A shiver ran through her body as she closed her eyes.
Will I feel any pain? She wondered as waves of heated air brushed over her.
The earth beneath her rumbled as the roar grew louder and louder until her body shuddered right off the porch, and on the rolling ground.
Crackling and sizzling filled her ears as she opened one eye to see where the fire was when she realized the sounds were coming from her skin.
Just as the burning grew unbearable, everything went dark.
Bleep bleep bleeeeeeeep.
The blipping line on the monitor instantly became a steady line.
A tall man in a white jacket stood staring at the screen for several moments, the bushy brows burrowing which revealed the deep lines around his brown eyes.
“Dr. Cruz?” came a woman’s voice from the nearby console.
“I will never get used to this,” he said, “extinguishing lives all for what? Profit? So that our government can repay its debts?”
“No, it’s mankind’s next step in its evolutionary process. It has also helped science learn much about the human’s consciousness,” the same woman replied.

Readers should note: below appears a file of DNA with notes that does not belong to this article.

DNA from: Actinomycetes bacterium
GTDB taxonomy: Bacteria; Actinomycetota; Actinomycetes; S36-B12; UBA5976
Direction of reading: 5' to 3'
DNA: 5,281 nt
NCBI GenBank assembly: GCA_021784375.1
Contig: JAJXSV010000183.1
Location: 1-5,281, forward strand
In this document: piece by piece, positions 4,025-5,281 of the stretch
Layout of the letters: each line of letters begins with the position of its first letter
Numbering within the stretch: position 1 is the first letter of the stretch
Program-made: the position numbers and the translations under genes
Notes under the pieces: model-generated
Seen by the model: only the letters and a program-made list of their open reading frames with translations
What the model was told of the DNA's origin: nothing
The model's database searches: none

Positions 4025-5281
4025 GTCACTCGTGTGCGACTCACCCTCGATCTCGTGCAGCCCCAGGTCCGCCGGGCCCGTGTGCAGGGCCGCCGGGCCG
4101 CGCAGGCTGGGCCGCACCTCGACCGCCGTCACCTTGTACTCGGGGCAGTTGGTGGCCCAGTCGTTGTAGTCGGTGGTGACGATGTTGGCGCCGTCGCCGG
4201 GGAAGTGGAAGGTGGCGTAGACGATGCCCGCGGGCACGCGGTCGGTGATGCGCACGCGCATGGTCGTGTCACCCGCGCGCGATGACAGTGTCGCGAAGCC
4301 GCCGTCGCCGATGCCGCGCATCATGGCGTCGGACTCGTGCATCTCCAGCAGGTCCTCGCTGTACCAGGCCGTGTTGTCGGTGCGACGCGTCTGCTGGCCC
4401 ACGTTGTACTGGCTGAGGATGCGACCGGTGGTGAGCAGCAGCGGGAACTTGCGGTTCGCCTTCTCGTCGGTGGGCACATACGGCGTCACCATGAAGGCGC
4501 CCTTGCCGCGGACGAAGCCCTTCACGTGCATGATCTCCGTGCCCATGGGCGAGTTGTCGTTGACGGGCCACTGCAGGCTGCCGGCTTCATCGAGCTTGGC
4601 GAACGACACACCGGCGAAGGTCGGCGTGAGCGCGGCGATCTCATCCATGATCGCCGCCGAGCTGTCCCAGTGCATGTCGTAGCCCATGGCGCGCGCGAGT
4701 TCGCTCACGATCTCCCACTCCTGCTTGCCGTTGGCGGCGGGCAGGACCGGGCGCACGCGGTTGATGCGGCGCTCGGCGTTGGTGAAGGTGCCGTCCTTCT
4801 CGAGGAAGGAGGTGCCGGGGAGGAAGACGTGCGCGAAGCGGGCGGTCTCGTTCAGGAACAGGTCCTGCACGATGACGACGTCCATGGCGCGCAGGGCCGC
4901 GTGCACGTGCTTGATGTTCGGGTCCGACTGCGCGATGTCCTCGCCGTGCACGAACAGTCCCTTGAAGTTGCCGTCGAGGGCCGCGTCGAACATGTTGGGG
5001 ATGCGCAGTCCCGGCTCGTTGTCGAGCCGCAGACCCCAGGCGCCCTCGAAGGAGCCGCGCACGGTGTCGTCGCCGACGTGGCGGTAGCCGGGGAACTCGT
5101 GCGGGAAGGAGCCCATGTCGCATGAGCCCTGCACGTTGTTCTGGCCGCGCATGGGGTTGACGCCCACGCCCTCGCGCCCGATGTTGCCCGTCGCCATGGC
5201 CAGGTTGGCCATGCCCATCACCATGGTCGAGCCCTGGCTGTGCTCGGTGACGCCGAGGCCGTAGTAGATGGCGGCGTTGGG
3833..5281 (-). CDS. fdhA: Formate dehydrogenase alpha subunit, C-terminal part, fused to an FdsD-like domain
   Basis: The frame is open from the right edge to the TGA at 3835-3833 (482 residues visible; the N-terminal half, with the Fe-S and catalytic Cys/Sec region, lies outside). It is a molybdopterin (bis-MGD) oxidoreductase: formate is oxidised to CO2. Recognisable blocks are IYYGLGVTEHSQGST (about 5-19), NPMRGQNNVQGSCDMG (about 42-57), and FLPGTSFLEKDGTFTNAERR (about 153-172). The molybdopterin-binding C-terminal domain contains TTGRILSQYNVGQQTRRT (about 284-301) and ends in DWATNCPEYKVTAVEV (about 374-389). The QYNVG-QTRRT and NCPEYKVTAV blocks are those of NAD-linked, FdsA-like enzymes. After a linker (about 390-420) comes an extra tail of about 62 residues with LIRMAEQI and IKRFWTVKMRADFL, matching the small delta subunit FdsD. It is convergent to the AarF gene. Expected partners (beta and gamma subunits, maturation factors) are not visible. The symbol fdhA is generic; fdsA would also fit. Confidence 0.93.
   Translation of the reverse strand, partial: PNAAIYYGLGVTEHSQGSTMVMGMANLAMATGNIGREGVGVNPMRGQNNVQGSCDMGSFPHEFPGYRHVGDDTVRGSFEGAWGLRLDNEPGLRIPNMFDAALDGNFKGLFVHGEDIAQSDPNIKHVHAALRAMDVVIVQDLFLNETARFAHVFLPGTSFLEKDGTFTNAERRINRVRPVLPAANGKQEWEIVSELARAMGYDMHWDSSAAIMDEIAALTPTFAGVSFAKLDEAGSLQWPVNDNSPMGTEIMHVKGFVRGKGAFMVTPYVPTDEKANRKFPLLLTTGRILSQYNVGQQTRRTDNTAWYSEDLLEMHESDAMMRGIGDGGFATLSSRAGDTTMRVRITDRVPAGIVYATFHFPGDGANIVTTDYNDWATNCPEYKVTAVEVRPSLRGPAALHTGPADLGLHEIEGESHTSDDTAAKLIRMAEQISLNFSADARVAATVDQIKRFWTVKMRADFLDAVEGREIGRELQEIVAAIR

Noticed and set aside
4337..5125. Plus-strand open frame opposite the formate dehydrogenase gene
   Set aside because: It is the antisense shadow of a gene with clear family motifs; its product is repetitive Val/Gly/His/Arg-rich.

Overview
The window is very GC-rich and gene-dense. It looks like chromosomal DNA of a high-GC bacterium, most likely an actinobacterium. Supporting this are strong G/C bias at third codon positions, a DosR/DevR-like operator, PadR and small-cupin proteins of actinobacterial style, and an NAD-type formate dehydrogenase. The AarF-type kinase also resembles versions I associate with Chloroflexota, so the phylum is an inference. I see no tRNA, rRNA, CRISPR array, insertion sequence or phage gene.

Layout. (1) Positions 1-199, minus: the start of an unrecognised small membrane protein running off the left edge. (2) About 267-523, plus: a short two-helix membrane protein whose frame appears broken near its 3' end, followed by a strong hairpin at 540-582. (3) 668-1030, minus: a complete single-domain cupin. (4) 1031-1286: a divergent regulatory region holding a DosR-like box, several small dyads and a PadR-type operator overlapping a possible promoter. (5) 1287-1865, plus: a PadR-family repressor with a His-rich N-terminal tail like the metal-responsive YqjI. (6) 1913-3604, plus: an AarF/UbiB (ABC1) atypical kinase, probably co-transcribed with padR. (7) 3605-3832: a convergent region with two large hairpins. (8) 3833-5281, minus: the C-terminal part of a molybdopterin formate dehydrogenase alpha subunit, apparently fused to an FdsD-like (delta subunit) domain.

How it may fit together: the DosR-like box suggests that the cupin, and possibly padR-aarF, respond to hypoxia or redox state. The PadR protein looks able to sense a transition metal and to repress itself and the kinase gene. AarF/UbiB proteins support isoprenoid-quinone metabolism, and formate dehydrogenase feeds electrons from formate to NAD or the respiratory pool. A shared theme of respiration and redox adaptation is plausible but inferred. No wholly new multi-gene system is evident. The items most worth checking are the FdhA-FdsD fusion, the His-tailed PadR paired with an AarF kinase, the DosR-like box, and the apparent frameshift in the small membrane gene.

He bowed his head for a long moment, eyes closed as he pondered on her words. Then, he shook it.
“Those are just the Company’s taglines. We are nothing more than an assembling line for repurposing human bodies for those who can afford them. For the few who want to extend their own selfish, futile lives.”
“Dr. Cruz,” the woman’s tone now stern, “I wish to remind you that everything said and done here are being carefully monitored.”
He clenched his jaw, “Time of conscious death, 23:02,” his fingers tapped hard on the blue-lighted tablet’s screen.
To his left, the woman in a white jacket turned to focus her attention on the various displays of electronic devices in front of her.
“Closing the file for collateral number 230645 aka Gloria Swann,” she said as she pressed on the glowing screen, “body already prepped and ready for shipment to recipient number 02A02,”
The four-some now seated in chairs around the large oval oak table as the waiter retrieves the menus.